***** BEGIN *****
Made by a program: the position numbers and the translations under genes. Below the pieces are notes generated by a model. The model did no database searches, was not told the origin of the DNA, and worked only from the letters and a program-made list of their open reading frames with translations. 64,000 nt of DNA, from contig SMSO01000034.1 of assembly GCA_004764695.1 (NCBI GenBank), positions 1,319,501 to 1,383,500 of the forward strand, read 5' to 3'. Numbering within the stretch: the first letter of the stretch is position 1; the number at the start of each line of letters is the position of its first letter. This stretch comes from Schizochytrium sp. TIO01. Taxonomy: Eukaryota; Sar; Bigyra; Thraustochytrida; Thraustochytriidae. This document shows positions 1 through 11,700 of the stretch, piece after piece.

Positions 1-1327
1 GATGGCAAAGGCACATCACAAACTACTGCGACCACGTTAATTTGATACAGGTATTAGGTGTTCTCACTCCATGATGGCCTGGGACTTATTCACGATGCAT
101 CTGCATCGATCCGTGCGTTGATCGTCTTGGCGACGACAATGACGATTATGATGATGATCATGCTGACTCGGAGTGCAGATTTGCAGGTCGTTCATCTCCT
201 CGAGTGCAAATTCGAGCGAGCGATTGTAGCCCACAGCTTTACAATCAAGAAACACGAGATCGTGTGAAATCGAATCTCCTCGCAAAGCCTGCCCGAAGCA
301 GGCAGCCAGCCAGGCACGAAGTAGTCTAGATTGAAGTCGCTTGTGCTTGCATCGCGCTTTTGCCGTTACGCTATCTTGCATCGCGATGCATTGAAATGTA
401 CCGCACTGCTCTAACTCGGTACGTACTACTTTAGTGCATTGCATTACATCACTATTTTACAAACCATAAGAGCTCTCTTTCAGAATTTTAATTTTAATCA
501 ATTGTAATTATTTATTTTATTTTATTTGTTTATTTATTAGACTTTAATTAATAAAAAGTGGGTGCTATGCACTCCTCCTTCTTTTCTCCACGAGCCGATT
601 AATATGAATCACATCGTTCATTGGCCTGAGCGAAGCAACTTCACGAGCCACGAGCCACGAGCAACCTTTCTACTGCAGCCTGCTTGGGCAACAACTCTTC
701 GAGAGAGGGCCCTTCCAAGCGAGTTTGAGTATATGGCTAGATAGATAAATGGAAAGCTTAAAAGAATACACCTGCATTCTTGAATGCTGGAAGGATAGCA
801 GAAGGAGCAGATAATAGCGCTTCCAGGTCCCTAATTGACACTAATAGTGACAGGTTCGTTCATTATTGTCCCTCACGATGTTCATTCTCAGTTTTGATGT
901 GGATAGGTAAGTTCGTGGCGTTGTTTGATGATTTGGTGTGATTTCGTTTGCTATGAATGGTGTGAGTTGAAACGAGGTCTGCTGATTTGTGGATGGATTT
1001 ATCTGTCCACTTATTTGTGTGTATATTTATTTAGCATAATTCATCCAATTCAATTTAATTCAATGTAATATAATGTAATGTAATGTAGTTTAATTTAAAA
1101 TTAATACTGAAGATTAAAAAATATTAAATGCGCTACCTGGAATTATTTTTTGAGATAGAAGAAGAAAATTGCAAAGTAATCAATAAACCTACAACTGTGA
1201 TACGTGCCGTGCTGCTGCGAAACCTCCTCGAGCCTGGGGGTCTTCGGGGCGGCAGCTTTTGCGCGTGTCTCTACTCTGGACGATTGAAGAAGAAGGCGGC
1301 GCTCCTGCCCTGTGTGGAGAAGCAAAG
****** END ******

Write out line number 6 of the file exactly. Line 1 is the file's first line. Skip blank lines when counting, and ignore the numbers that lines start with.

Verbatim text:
301 GGCAGCCAGCCAGGCACGAAGTAGTCTAGATTGAAGTCGCTTGTGCTTGCATCGCGCTTTTGCCGTTACGCTATCTTGCATCGCGATGCATTGAAATGTA